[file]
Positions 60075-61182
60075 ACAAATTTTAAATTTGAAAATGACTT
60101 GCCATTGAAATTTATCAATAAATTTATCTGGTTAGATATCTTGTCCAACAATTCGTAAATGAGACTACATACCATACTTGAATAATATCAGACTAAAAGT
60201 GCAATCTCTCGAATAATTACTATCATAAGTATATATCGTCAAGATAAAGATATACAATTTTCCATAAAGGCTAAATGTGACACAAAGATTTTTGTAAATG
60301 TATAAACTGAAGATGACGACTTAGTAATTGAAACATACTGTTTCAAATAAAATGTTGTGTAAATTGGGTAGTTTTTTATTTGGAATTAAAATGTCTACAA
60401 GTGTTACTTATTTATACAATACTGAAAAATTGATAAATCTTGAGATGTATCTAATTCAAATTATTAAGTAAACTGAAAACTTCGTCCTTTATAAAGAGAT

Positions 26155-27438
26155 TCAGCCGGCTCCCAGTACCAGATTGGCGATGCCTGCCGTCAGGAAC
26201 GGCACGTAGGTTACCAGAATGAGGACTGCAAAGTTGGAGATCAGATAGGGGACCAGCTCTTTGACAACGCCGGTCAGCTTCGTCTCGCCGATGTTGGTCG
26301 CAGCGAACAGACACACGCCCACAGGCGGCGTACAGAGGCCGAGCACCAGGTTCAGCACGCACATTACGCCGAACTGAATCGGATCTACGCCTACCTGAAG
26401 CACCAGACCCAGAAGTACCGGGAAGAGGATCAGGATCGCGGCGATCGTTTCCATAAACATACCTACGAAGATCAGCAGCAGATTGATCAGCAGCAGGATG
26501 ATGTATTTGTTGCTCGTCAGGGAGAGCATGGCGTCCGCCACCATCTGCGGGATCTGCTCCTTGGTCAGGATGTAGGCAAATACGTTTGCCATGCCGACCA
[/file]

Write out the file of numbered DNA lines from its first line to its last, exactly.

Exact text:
Positions 60075-61182
60075 ACAAATTTTAAATTTGAAAATGACTT
60101 GCCATTGAAATTTATCAATAAATTTATCTGGTTAGATATCTTGTCCAACAATTCGTAAATGAGACTACATACCATACTTGAATAATATCAGACTAAAAGT
60201 GCAATCTCTCGAATAATTACTATCATAAGTATATATCGTCAAGATAAAGATATACAATTTTCCATAAAGGCTAAATGTGACACAAAGATTTTTGTAAATG
60301 TATAAACTGAAGATGACGACTTAGTAATTGAAACATACTGTTTCAAATAAAATGTTGTGTAAATTGGGTAGTTTTTTATTTGGAATTAAAATGTCTACAA
60401 GTGTTACTTATTTATACAATACTGAAAAATTGATAAATCTTGAGATGTATCTAATTCAAATTATTAAGTAAACTGAAAACTTCGTCCTTTATAAAGAGAT

Positions 26155-27438
26155 TCAGCCGGCTCCCAGTACCAGATTGGCGATGCCTGCCGTCAGGAAC
26201 GGCACGTAGGTTACCAGAATGAGGACTGCAAAGTTGGAGATCAGATAGGGGACCAGCTCTTTGACAACGCCGGTCAGCTTCGTCTCGCCGATGTTGGTCG
26301 CAGCGAACAGACACACGCCCACAGGCGGCGTACAGAGGCCGAGCACCAGGTTCAGCACGCACATTACGCCGAACTGAATCGGATCTACGCCTACCTGAAG
26401 CACCAGACCCAGAAGTACCGGGAAGAGGATCAGGATCGCGGCGATCGTTTCCATAAACATACCTACGAAGATCAGCAGCAGATTGATCAGCAGCAGGATG
26501 ATGTATTTGTTGCTCGTCAGGGAGAGCATGGCGTCCGCCACCATCTGCGGGATCTGCTCCTTGGTCAGGATGTAGGCAAATACGTTTGCCATGCCGACCA